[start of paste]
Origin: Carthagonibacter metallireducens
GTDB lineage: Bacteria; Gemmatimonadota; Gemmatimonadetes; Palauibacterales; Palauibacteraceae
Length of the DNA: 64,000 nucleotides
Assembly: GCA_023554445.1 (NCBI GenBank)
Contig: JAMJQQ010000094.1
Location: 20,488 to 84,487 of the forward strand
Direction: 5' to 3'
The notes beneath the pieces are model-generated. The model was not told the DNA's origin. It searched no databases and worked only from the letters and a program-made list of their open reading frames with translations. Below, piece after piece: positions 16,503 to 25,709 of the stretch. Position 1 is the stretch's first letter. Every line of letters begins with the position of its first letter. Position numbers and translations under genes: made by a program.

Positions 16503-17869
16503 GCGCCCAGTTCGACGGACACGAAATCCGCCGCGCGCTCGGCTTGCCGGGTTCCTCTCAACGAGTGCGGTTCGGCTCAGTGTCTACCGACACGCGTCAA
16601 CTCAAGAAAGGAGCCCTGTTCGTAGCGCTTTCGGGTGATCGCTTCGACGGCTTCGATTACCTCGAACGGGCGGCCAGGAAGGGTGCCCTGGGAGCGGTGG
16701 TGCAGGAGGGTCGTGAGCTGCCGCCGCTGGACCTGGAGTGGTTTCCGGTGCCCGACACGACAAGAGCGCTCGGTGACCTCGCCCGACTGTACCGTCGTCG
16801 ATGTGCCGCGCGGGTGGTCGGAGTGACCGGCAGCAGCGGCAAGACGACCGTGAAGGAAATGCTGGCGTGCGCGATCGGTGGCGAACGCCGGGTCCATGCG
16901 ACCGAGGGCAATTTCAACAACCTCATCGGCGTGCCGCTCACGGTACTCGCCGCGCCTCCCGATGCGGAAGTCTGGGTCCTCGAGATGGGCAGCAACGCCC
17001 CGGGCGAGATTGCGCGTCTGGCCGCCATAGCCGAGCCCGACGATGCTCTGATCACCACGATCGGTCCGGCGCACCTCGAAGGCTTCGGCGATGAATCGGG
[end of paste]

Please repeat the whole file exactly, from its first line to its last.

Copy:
Origin: Carthagonibacter metallireducens
GTDB lineage: Bacteria; Gemmatimonadota; Gemmatimonadetes; Palauibacterales; Palauibacteraceae
Length of the DNA: 64,000 nucleotides
Assembly: GCA_023554445.1 (NCBI GenBank)
Contig: JAMJQQ010000094.1
Location: 20,488 to 84,487 of the forward strand
Direction: 5' to 3'
The notes beneath the pieces are model-generated. The model was not told the DNA's origin. It searched no databases and worked only from the letters and a program-made list of their open reading frames with translations. Below, piece after piece: positions 16,503 to 25,709 of the stretch. Position 1 is the stretch's first letter. Every line of letters begins with the position of its first letter. Position numbers and translations under genes: made by a program.

Positions 16503-17869
16503 GCGCCCAGTTCGACGGACACGAAATCCGCCGCGCGCTCGGCTTGCCGGGTTCCTCTCAACGAGTGCGGTTCGGCTCAGTGTCTACCGACACGCGTCAA
16601 CTCAAGAAAGGAGCCCTGTTCGTAGCGCTTTCGGGTGATCGCTTCGACGGCTTCGATTACCTCGAACGGGCGGCCAGGAAGGGTGCCCTGGGAGCGGTGG
16701 TGCAGGAGGGTCGTGAGCTGCCGCCGCTGGACCTGGAGTGGTTTCCGGTGCCCGACACGACAAGAGCGCTCGGTGACCTCGCCCGACTGTACCGTCGTCG
16801 ATGTGCCGCGCGGGTGGTCGGAGTGACCGGCAGCAGCGGCAAGACGACCGTGAAGGAAATGCTGGCGTGCGCGATCGGTGGCGAACGCCGGGTCCATGCG
16901 ACCGAGGGCAATTTCAACAACCTCATCGGCGTGCCGCTCACGGTACTCGCCGCGCCTCCCGATGCGGAAGTCTGGGTCCTCGAGATGGGCAGCAACGCCC
17001 CGGGCGAGATTGCGCGTCTGGCCGCCATAGCCGAGCCCGACGATGCTCTGATCACCACGATCGGTCCGGCGCACCTCGAAGGCTTCGGCGATGAATCGGG